CICLOPS: Cassini Imaging Central Laboratory for OPerationS

The Mimas Atlas
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The Mimas Atlas
PIA 11117

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  Presented here is a cartographic map sheet which forms a high-resolution Mimas atlas, a project of the Cassini Imaging Team.

Mimas, as imaged by the Voyager spacecraft in the early 1980s, has a very large, distinguishing crater that makes it look like the "Death Star." As shown in this map, that crater is named Herschel.

The map sheets form a three-quadrangle series covering the entire surface of Mimas at a nominal scale of 1:1,500,000. The map data was acquired by the Cassini imaging experiment. The mean radius of Mimas used for projection of the maps is 198.2 kilometers (123.2 miles). Names for features have been approved by the International Astronomical Union (IAU).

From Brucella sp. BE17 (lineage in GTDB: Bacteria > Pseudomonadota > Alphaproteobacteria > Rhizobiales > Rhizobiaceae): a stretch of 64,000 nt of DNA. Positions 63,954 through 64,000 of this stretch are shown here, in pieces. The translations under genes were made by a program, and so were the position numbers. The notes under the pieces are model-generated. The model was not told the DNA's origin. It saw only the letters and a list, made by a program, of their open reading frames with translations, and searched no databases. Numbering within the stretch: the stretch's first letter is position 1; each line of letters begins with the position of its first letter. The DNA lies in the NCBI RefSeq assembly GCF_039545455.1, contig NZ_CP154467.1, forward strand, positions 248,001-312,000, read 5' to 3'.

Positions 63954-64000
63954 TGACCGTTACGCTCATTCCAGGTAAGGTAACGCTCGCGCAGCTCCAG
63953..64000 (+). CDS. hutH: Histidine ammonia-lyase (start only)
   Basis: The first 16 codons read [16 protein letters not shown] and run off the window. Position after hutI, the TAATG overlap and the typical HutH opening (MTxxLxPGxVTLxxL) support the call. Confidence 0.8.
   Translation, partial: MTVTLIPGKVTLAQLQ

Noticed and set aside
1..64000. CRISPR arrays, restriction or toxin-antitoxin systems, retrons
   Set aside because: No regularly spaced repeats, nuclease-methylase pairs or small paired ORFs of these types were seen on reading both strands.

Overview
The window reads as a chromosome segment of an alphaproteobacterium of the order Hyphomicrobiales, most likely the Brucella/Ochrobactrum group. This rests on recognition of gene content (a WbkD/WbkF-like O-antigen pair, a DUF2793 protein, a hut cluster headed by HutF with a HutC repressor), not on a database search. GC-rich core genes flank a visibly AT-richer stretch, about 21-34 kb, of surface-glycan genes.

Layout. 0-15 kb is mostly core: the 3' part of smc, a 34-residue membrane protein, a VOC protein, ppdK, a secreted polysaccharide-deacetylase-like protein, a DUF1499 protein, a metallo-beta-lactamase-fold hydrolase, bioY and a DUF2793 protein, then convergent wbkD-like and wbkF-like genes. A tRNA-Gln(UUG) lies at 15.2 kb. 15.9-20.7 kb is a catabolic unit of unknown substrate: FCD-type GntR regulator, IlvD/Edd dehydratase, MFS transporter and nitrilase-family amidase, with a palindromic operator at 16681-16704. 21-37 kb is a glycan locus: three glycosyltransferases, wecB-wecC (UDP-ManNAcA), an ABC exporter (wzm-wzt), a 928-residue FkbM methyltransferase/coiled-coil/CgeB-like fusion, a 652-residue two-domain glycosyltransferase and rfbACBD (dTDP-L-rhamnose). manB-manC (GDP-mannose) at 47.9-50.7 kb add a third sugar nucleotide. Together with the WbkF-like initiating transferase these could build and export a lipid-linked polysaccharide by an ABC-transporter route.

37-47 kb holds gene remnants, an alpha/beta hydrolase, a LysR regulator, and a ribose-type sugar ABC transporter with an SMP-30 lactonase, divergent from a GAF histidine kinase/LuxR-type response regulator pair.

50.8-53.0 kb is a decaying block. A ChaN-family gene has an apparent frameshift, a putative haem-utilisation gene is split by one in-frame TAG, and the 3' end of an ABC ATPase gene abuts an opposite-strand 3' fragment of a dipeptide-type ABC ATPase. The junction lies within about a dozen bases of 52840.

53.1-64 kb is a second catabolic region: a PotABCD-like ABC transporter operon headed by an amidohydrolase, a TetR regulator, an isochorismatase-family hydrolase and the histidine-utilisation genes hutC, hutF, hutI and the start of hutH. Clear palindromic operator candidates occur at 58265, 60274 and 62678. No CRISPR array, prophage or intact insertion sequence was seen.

The Cassini Equinox Mission is a joint United States and European endeavor. The Jet Propulsion Laboratory, a division of the California Institute of Technology in Pasadena, manages the mission for NASA's Science Mission Directorate, Washington, D.C. The Cassini orbiter was designed, developed and assembled at JPL. The imaging team consists of scientists from the US, England, France, and Germany. The imaging operations center and team lead (Dr. C. Porco) are based at the Space Science Institute in Boulder, Colo.

For more information about the Cassini Equinox Mission visit, and

Credit: NASA/JPL/Space Science Institute/DLR
Released: October 17, 2008 (PIA 11117)
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